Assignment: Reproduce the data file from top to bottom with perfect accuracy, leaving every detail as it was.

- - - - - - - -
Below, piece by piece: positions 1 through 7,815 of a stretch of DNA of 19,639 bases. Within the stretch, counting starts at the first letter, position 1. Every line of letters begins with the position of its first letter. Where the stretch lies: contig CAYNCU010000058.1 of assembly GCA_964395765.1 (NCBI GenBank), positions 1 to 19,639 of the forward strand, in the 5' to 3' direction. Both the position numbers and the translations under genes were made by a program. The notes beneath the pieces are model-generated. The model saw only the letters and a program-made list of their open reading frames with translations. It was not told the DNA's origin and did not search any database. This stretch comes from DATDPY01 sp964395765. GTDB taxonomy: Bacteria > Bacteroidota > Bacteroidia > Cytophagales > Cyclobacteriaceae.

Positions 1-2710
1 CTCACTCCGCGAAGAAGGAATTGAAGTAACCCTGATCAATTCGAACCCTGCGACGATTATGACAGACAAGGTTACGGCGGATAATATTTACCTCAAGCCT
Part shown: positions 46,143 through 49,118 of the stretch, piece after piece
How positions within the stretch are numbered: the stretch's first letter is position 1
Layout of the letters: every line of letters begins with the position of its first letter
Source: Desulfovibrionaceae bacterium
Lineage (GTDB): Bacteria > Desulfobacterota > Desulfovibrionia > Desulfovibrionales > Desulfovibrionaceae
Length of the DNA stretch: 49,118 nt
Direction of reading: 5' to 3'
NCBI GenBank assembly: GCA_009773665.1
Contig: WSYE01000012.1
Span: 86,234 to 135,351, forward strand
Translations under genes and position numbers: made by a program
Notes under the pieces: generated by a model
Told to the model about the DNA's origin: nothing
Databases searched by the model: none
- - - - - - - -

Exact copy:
Below, piece by piece: positions 1 through 7,815 of a stretch of DNA of 19,639 bases. Within the stretch, counting starts at the first letter, position 1. Every line of letters begins with the position of its first letter. Where the stretch lies: contig CAYNCU010000058.1 of assembly GCA_964395765.1 (NCBI GenBank), positions 1 to 19,639 of the forward strand, in the 5' to 3' direction. Both the position numbers and the translations under genes were made by a program. The notes beneath the pieces are model-generated. The model saw only the letters and a program-made list of their open reading frames with translations. It was not told the DNA's origin and did not search any database. This stretch comes from DATDPY01 sp964395765. GTDB taxonomy: Bacteria > Bacteroidota > Bacteroidia > Cytophagales > Cyclobacteriaceae.

Positions 1-2710
1 CTCACTCCGCGAAGAAGGAATTGAAGTAACCCTGATCAATTCGAACCCTGCGACGATTATGACAGACAAGGTTACGGCGGATAATATTTACCTCAAGCCT
Part shown: positions 46,143 through 49,118 of the stretch, piece after piece
How positions within the stretch are numbered: the stretch's first letter is position 1
Layout of the letters: every line of letters begins with the position of its first letter
Source: Desulfovibrionaceae bacterium
Lineage (GTDB): Bacteria > Desulfobacterota > Desulfovibrionia > Desulfovibrionales > Desulfovibrionaceae
Length of the DNA stretch: 49,118 nt
Direction of reading: 5' to 3'
NCBI GenBank assembly: GCA_009773665.1
Contig: WSYE01000012.1
Span: 86,234 to 135,351, forward strand
Translations under genes and position numbers: made by a program
Notes under the pieces: generated by a model
Told to the model about the DNA's origin: nothing
Databases searched by the model: none